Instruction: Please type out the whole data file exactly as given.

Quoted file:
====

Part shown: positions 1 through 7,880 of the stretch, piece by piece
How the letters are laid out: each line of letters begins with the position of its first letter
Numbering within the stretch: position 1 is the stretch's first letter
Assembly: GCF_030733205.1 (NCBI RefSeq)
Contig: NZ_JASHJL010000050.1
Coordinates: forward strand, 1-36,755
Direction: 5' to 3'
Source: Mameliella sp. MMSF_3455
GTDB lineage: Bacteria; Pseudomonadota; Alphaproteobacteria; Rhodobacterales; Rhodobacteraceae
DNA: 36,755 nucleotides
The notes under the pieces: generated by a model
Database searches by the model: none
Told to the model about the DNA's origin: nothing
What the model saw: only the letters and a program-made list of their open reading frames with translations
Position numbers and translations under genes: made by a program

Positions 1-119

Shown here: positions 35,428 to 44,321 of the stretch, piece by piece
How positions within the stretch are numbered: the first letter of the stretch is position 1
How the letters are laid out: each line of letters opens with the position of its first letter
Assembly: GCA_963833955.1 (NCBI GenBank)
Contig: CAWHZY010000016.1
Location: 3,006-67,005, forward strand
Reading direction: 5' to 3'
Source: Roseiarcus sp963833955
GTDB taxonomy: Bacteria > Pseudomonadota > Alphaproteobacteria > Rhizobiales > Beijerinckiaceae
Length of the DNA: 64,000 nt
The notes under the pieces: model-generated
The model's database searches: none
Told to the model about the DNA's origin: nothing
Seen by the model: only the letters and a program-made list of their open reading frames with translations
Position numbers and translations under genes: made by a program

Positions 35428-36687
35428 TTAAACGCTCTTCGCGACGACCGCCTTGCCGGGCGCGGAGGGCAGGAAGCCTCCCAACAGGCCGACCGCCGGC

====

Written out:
Part shown: positions 1 through 7,880 of the stretch, piece by piece
How the letters are laid out: each line of letters begins with the position of its first letter
Numbering within the stretch: position 1 is the stretch's first letter
Assembly: GCF_030733205.1 (NCBI RefSeq)
Contig: NZ_JASHJL010000050.1
Coordinates: forward strand, 1-36,755
Direction: 5' to 3'
Source: Mameliella sp. MMSF_3455
GTDB lineage: Bacteria; Pseudomonadota; Alphaproteobacteria; Rhodobacterales; Rhodobacteraceae
DNA: 36,755 nucleotides
The notes under the pieces: generated by a model
Database searches by the model: none
Told to the model about the DNA's origin: nothing
What the model saw: only the letters and a program-made list of their open reading frames with translations
Position numbers and translations under genes: made by a program

Positions 1-119

Shown here: positions 35,428 to 44,321 of the stretch, piece by piece
How positions within the stretch are numbered: the first letter of the stretch is position 1
How the letters are laid out: each line of letters opens with the position of its first letter
Assembly: GCA_963833955.1 (NCBI GenBank)
Contig: CAWHZY010000016.1
Location: 3,006-67,005, forward strand
Reading direction: 5' to 3'
Source: Roseiarcus sp963833955
GTDB taxonomy: Bacteria > Pseudomonadota > Alphaproteobacteria > Rhizobiales > Beijerinckiaceae
Length of the DNA: 64,000 nt
The notes under the pieces: model-generated
The model's database searches: none
Told to the model about the DNA's origin: nothing
Seen by the model: only the letters and a program-made list of their open reading frames with translations
Position numbers and translations under genes: made by a program

Positions 35428-36687
35428 TTAAACGCTCTTCGCGACGACCGCCTTGCCGGGCGCGGAGGGCAGGAAGCCTCCCAACAGGCCGACCGCCGGC